Pretty Is

prettyisPublished: 2015
Author: Maggie Mitchell

Fresh and well written, but one too many layers


There’s something visceral and terrifying about the thought of children being kidnapped. As a child I remember being scared of the bogeyman who would take me away from my family and the first news stories I remember are of girls my own age going missing from home. As grown-ups we know how trusting and vulnerable children are and we understand more of the darkness within adults and that scares us too. A number of recently released novels have focused on that fear including Maggie Mitchell’s debut Pretty Is which focuses on the story of two girls abducted and released seemingly unharmed when they are twelve.

Lois and Carly-May are kidnapped when they are young girls and held by their abductor (known only as Zed) for 6 weeks before being freed. They are now adults and have created new lives for themselves – Lois as an English professor and author and Carly-May as a moderately successful actress who has never quite hit the big time. They have had little contact in the years since their captivity but the women are thrown together when Carly-May is cast in the film version of Lois’s fictionalised (and anonymous) re-telling of their story.

I was drawn into this story straight away and found it difficult to put the book down. The idea of a benevolent kidnapper was intriguing and made me question everyone’s motives. Zed’s for taking the girls with no seeming ill intent, Lois’s for writing her account in a fictionalised way and Carly-May’s for trying to become a star while hiding her identity and childhood experiences. I wanted to know more about Zed in particular and was both disappointed and quite pleased that he remained a mysterious figure. It made me question the veracity of the girls’ tales and assertion that he had done nothing to harm them. I enjoyed the sense of ambiguity that the three-way relationship created. The issues that the women face as adults show that while they may have escaped any physical damage, the mental scars are fresh and this came through well in the novel.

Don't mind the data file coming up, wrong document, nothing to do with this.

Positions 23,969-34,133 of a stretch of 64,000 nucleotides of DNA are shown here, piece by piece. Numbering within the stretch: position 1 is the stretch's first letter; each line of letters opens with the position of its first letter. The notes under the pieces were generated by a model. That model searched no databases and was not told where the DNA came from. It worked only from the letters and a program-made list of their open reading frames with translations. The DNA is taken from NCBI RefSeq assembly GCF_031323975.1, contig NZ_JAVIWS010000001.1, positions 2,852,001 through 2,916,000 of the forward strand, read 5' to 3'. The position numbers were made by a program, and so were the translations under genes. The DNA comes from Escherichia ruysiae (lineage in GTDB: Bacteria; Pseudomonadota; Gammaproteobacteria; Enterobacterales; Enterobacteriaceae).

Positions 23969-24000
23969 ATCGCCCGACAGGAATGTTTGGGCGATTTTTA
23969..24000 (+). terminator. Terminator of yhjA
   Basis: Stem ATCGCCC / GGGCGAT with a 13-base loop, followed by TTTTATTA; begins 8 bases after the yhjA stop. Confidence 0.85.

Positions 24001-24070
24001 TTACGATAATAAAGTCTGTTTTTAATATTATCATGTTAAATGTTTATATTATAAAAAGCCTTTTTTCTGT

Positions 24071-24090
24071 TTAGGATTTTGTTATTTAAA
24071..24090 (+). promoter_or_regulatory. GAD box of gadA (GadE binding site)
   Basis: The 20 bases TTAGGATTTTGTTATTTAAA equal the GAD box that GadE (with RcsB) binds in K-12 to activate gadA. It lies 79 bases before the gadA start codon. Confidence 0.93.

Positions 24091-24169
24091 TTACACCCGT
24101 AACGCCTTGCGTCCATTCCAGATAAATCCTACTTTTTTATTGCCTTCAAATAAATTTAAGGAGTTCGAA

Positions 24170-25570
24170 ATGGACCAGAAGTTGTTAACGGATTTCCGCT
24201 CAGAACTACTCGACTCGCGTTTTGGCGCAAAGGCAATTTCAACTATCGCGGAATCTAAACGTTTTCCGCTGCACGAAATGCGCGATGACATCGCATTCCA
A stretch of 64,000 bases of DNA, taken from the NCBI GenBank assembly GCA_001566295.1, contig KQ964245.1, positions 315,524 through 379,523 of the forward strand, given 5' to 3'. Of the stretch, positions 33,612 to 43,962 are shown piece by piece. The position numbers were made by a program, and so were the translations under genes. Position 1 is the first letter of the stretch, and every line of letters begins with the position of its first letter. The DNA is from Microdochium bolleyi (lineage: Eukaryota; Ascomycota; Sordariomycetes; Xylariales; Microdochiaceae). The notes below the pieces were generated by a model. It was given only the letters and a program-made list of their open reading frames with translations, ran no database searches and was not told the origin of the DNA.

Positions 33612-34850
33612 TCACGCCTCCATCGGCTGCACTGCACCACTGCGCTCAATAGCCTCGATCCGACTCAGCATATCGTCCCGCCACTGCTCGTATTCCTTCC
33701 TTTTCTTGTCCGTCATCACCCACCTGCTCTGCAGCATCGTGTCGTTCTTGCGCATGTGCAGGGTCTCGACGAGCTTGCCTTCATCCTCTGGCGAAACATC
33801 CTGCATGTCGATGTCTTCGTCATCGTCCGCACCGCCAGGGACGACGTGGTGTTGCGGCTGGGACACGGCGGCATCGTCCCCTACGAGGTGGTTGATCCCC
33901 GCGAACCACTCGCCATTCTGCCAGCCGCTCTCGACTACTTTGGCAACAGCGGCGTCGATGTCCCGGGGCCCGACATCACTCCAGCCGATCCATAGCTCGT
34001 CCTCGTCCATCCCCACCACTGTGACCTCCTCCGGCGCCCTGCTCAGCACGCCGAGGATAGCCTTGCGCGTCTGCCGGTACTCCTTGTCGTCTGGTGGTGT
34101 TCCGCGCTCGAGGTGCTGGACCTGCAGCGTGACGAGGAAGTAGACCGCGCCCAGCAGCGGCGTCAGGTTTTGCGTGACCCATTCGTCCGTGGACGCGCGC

Mitchell’s writing is fresh and enjoyable, there’s a beautiful literary quality to what could be just another psychological thriller and this gives Pretty Is real heft. The only aspect of the novel which I didn’t enjoy was Lois’s obsession and unhealthy relationship with one of her students, a young man who has discovered the truth about her past. I understood where it fitted into the narrative but it wasn’t necessary and added an unwelcome layer which, for me, muddled the clarity of the story and diluted its strength.

I did enjoy Pretty Is, I liked the main characters and found the central concept intriguing and fresh but the power of the story was lost due to a overly complicated and unneeded plotting device.

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